Bio: Diana Mincyte is an Associate Professor of Sociology at the City University of New York-City Tech. Her research focuses on citizenship, subsistence, and self-reliance; food and environmental politics; gender; and socialism/postsocialism in Eastern Europe. Prior to joining CUNY, she held fellowships in the Rachel Carson Center at the Ludwig Maximilians University in Munich, Germany; the Agrarian Studies Program at Yale University; and European and Mediterranean Studies at New York University; and was a visiting fellow in European Studies at Harvard University. Her research has been supported by fellowships from the Fulbright Foundation, the Open Society Foundation, and the National Endowment for the Humanities, among other agencies and published as books, journal articles, and book chapters.
How the Rights of Peasants Reached the United Nations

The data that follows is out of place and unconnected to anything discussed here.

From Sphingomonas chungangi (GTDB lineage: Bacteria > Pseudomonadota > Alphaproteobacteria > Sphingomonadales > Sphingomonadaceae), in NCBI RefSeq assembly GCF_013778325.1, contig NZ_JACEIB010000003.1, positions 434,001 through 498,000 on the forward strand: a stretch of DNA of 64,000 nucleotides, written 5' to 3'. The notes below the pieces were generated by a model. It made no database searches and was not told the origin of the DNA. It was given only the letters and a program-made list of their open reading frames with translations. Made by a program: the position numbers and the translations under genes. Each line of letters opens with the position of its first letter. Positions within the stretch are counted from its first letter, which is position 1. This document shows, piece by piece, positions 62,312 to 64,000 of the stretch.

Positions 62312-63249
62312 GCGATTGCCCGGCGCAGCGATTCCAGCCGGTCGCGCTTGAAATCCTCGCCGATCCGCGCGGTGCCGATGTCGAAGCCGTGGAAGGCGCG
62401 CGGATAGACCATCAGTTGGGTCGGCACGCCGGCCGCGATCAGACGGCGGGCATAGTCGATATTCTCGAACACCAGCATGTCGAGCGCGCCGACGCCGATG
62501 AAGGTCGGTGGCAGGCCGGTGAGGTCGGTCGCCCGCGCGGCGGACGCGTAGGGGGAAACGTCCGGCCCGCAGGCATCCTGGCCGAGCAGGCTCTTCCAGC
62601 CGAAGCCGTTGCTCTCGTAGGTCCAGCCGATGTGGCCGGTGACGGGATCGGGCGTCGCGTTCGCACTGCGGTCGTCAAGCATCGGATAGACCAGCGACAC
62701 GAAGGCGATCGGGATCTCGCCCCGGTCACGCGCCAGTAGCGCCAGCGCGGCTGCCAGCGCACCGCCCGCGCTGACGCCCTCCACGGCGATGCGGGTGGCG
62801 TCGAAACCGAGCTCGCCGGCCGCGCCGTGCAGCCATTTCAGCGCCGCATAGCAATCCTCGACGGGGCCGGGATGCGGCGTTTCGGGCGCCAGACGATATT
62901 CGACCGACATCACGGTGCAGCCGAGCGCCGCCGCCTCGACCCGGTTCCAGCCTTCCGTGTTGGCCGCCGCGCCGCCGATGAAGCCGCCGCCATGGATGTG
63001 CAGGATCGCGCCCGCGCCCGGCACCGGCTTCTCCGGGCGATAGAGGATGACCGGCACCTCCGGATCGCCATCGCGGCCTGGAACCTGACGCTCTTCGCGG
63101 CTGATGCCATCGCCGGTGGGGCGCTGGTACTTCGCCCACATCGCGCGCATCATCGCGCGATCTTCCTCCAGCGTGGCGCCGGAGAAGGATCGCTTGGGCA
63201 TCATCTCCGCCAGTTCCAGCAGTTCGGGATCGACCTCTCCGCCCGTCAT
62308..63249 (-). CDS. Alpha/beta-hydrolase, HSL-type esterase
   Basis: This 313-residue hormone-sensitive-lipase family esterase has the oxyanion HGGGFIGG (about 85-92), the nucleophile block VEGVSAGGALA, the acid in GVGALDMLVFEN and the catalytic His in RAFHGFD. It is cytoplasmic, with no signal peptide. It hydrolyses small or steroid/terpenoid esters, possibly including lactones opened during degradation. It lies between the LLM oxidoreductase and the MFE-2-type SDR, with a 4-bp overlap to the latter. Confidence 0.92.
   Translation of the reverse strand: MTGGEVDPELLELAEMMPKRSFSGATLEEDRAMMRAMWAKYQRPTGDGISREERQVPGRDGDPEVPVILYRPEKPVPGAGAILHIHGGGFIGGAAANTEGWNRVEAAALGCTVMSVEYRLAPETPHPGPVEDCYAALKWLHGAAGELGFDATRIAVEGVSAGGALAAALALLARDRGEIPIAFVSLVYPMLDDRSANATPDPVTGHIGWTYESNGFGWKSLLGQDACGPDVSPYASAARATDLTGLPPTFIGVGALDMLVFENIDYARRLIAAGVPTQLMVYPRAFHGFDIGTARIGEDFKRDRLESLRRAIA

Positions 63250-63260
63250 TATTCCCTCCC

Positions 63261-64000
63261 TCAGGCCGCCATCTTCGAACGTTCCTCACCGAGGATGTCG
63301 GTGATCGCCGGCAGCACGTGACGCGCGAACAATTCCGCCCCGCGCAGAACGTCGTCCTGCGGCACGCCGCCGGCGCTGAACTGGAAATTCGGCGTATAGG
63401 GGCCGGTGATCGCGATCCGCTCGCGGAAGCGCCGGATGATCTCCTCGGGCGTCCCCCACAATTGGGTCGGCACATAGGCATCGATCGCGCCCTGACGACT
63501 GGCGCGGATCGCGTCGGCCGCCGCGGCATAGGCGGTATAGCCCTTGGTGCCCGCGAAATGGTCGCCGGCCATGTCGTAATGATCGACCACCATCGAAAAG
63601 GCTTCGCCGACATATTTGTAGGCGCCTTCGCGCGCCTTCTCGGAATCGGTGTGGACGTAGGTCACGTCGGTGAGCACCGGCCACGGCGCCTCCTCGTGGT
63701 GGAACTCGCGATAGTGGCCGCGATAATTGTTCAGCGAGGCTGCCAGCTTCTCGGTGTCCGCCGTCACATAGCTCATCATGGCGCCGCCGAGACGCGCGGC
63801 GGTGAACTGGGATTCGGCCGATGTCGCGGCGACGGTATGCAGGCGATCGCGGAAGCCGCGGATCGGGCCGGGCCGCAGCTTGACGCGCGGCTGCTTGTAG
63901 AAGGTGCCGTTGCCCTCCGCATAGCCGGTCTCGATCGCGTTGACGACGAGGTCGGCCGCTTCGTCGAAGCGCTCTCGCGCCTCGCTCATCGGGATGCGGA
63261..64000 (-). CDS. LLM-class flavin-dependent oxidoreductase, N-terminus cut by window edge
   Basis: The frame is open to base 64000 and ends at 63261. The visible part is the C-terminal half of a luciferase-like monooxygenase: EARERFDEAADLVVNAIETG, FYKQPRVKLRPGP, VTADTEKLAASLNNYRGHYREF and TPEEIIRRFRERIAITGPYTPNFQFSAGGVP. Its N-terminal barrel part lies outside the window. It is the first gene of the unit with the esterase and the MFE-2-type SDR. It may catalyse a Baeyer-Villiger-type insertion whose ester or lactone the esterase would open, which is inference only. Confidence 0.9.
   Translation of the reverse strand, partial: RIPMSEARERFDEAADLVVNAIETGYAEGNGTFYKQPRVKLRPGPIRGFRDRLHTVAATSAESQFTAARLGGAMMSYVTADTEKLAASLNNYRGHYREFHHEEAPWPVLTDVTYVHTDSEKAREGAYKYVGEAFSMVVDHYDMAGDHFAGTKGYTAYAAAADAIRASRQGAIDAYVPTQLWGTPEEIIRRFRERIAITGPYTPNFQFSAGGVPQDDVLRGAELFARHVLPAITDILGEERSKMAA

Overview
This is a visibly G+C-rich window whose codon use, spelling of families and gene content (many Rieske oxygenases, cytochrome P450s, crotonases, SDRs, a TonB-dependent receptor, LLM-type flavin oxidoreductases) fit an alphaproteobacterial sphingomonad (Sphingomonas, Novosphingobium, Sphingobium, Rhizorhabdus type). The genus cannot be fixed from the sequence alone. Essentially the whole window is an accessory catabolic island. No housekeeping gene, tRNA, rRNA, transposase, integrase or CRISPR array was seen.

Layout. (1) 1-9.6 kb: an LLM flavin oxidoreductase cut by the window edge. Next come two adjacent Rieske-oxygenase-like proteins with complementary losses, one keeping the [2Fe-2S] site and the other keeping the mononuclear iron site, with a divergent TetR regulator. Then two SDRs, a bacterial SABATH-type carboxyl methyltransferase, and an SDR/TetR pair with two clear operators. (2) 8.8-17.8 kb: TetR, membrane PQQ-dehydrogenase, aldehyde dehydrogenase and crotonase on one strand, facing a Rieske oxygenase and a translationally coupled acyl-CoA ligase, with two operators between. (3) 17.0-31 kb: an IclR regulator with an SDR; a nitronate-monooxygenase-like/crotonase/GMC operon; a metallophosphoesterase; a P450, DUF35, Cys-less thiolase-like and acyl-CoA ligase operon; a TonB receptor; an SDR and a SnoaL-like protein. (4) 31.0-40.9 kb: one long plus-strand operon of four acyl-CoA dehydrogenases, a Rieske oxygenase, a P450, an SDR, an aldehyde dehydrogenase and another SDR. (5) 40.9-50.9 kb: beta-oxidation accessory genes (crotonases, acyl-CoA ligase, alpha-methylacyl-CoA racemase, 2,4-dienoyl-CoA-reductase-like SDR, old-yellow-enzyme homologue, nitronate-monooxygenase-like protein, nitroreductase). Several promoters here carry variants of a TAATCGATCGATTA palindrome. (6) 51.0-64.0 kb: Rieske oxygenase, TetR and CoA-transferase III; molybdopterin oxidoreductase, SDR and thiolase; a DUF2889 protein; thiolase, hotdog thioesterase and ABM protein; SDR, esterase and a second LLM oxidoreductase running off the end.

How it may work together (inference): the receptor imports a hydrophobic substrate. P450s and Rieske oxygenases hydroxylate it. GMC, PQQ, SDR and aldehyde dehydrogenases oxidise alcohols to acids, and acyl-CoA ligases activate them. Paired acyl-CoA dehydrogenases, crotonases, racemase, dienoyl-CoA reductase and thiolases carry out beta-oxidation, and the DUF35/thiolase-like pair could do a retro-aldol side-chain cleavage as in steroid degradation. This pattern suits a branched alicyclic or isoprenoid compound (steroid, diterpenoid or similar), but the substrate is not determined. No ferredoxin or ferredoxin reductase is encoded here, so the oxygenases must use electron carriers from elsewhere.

Bio: Rupal Oza is associate professor in the Department of Women and Gender Studies, Hunter College, the Earth and Environmental Studies Program and the Women and Gender Studies Program at the CUNY Graduate Center. Her work focuses on socio-political transformations in the global south, the geography of the right-wing politics, and the conjuncture between gender, violence and political economy. Her first book, The Making of Neoliberal India: Nationalism, Gender, and the Paradoxes of Globalization was published in 2006 by Routledge, New York and by Women Unlimited, India. She has several articles in peer reviewed journals on a range of issues: human rights in an age of terror and empire, rethinking area studies, special economic zones in India, and realigned geographies after 9/11. Her most recent articles appear in Signs: Journal of Women in Culture and Society and Gender, Place and Culture and are based on three years of empirical reserch in rural Haryana. Her book length monograph entitled Semiotics of Rape: Sexual Violation & Subjectivity in rural India, based on this reaserch, is forthingcoming from Duke University Press.